Sometimes when I talk about my yoga experiences with friends on Facebook, I forget how strange it must all seem to them.
One of the most-liked quotes my husband posted from our most recent retreat together was an imperative to try “vomiting harmoniously”—people were equal parts awed and amused.
And probably a little disgusted.
In my time taking the Hridaya Yoga Module 1 course at the center in Mazunte, we talked about a number of different kriyas or physical cleansing methods, including the ones that seems more “extreme” to Western minds, like vamana dhauti (stomach cleansing by vomiting) and shanka prakshalana (intestinal cleansing with salt water).
And while we were encouraged to try these out if we felt called to do so, we were primarily focused on turning five different cleansing techniques into daily habit.
I haven’t kept all five as part of my daily routine. It was a challenge to get into, even at the retreat, because of the amount of time it added to my morning routine. I was told that when it became habit, I’d easily be able to do it all in five or 10 minutes. But as a beginner, I was spending at least 30 minutes every morning trying to feel cleansed.
It was the first, the neti pot—using salt water to cleanse the nasal passages—that held up the entire process.
I was and continue to be so congested that it can take five or more minutes to get a single pot of water through one side. But I persist in reminding myself to grab my bathroom bag, head to the sink and check these five exercises off my to-do list, because even after a few weeks I could already see some incredible results.
Jala neti: cleansing the nasal passages using salt water.
This is the “weird” one that most people have heard of, as it inevitably comes up in any discussion about natural remedies for nasal congestion. That is, in fact, why I first tried using a neti pot many years ago.
But it wasn’t until recently I realized the power of daily neti pot use. My nasal passages are clearer, my sense of smell better, my breathing easier. My breathing feels conditioned.
Jhiva mula dhauti: cleansing of the tongue.
Tongue scraping is another technique that may seem kind of icky but that has had some dramatic results for me. It’s amazing how much more alive my tastebuds seem when they are free to experience all the flavors, not masked by bacteria and residue.
I’m still trying to find the perfect tongue scraper for me—my original metal one started getting rusty almost right away. But I have been blow away by how much this practice has changed the way previously “bland” food tastes.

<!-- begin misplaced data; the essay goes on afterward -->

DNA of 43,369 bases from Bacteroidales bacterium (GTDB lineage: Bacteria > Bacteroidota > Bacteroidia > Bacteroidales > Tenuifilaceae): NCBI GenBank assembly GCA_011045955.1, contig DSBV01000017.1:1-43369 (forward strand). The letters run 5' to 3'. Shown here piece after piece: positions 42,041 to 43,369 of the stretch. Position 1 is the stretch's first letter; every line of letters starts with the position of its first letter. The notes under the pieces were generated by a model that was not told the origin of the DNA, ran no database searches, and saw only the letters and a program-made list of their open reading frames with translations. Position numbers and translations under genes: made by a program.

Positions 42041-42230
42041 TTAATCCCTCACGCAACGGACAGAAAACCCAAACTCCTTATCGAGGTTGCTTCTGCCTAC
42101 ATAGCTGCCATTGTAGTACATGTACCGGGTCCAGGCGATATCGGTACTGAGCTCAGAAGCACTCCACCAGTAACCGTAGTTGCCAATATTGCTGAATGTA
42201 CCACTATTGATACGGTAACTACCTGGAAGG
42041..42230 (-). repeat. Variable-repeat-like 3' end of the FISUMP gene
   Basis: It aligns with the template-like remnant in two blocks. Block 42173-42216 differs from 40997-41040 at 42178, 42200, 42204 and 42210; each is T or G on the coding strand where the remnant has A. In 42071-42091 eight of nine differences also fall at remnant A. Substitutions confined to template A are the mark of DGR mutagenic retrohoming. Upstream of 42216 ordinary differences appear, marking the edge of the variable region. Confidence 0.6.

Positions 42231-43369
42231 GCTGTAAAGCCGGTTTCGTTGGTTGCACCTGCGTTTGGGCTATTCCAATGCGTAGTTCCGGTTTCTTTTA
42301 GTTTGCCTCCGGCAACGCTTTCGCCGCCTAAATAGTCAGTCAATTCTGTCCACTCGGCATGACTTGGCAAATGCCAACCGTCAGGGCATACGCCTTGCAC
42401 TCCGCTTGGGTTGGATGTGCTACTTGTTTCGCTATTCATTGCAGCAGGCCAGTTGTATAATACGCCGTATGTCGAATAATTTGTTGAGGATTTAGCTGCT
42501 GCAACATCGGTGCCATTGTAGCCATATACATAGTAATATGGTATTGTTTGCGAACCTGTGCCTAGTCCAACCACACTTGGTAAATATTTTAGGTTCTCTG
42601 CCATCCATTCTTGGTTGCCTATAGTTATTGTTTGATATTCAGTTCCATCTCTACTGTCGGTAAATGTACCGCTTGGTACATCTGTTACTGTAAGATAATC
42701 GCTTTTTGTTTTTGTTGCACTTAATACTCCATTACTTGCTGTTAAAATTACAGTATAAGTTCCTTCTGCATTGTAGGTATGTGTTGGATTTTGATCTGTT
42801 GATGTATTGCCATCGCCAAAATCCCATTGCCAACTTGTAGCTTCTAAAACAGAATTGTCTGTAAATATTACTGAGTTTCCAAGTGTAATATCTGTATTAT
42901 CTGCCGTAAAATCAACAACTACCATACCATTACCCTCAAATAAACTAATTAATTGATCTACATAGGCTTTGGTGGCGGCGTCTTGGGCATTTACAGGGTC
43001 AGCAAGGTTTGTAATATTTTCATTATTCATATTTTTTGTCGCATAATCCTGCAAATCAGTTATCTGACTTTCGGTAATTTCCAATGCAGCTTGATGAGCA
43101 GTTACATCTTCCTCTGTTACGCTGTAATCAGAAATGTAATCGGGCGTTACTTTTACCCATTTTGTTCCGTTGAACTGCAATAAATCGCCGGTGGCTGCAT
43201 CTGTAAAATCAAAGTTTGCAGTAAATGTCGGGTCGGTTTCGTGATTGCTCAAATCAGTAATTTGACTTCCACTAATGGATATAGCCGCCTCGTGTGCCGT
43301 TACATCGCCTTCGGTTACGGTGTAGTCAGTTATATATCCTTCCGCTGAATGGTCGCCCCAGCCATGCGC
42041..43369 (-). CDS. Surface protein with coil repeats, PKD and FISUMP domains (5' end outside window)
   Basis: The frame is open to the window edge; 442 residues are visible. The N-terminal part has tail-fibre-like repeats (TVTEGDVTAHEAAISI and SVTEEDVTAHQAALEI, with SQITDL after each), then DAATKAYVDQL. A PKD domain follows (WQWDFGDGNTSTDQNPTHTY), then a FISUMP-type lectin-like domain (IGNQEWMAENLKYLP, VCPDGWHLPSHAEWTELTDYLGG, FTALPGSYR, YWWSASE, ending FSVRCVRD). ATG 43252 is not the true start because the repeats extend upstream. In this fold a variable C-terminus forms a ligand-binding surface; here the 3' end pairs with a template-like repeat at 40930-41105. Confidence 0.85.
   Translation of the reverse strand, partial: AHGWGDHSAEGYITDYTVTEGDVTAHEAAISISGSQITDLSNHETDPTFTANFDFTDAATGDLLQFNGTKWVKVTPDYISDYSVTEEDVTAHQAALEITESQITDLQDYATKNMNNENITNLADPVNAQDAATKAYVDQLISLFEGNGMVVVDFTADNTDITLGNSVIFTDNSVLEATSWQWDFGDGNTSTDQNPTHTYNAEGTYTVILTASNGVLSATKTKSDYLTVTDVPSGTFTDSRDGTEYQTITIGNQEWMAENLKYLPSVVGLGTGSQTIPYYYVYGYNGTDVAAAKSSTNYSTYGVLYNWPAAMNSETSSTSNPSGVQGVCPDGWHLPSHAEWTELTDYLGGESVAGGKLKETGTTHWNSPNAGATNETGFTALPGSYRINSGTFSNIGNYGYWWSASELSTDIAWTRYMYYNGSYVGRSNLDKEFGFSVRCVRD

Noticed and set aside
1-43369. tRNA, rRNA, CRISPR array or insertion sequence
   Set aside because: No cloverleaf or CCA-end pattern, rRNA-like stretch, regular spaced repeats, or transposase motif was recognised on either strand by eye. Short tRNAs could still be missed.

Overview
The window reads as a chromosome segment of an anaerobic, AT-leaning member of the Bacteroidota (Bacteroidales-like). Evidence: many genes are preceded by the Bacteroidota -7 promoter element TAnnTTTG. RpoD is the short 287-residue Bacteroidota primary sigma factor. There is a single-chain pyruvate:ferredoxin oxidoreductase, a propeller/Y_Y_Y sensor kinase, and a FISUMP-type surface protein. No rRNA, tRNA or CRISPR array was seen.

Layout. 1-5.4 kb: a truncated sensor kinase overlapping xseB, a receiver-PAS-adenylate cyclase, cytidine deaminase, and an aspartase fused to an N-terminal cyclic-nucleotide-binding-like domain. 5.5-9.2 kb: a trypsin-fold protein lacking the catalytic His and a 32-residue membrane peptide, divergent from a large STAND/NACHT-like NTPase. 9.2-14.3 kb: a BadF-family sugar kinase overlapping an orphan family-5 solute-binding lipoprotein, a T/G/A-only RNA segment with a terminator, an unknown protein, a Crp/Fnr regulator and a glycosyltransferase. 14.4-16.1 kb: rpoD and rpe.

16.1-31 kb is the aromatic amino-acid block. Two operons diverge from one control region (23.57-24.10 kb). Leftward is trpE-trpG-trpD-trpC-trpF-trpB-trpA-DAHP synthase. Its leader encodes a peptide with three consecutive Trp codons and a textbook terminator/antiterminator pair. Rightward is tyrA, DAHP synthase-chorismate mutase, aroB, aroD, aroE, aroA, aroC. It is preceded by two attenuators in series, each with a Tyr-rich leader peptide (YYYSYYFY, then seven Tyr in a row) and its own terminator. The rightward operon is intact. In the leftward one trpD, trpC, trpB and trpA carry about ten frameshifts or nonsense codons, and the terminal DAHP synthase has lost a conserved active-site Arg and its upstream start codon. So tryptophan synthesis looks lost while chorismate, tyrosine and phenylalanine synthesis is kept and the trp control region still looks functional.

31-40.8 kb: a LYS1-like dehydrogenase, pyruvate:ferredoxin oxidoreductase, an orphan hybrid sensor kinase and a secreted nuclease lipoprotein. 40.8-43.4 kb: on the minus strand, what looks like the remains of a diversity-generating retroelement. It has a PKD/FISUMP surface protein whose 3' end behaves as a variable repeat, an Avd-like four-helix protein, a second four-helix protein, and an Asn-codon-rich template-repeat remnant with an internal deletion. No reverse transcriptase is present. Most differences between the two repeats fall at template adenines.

You won’t believe your tongue.
Danta mula dhauti: cleansing of the teeth and gums.
This is the kriya that most people are familiar with, since it’s basically just brushing your teeth. Typically it’s done with simply a finger and some sea salt. I make my own “toothpaste” out of coconut oil, fine sea salt and some herbal medicine specifically for teeth, like clove tincture which helps to kill bacteria and ease any kind of pain.
I can admit it. I’m not very good with tooth care. My parents always had to hound me to brush my teeth and I generally avoid it as much as possible. Practicing my kriyas as part of my spiritual pursuits, as an attempt to keep my mental, emotional and spiritual energy bodies purified, has completely changed the way I look at personal hygiene. Slowly, it becomes less of a chore and more of a treat I offer myself. Slowly. But surely.
Kapala randhra dhauti: washing the skull.
The kriya for washing the top of the skull seems like the least practical at first sight, but I’m confident there is good science behind it. When the face or the top of the head come into contact with cold water, the body experiences what is called the Dive Reflex, a calming of the muscles, a sharpening of the mind, regulating of body hormones. It can even end panic attacks and alleviate depression!
You may not feel particularly inclined to try this one out, and it may not be suitable for you, especially if you live in a cold climate. But on a hot day, as the sun is peeking over the horizon, it can be an incredible way to wake up.
Chakshu dhauti: cleansing the eyes.
Cleansing of the eyes is the most difficult kriya for me to perform and maintain as a habit, mostly because I can’t stand how it feels. And even though my eyes are refreshed and revitalized after being washed, it still seems strange in the moment. I will say one thing, it can’t be beat for keeping loose eye lashes and painful sleep crust out of my eye balls!
Even though I haven’t done all five of these kriyas every single day, I have noticed distinct differences in my body as a result of my practice and I am working to continue creating new patterns, bringing more cleansing on all energetic levels into my daily life.
The benefits of these simple practices can’t be ignored. Why not give them a try yourself?
Bex van Koot is a 32-year-old Canadian, spirit and energy worker, tantric Hridaya Yoga practitioner, sacred sexual seeker, traveling adventurer and homebody with wanderlust. I am also a lifestyle blogger, freelance writer, erotica author, and sex-positive feminist with big wild dreams for a transformed world. You can find her on Facebook, Twitter, Pinterest, and Instagram.
https://hridaya-yoga.com/wp-content/uploads/Logo-Hridaya-Yoga.png00adminhttps://hridaya-yoga.com/wp-content/uploads/Logo-Hridaya-Yoga.pngadmin2014-12-18 16:54:412017-10-08 20:02:48There is Water in My Nose & I Put it There | Neti Pot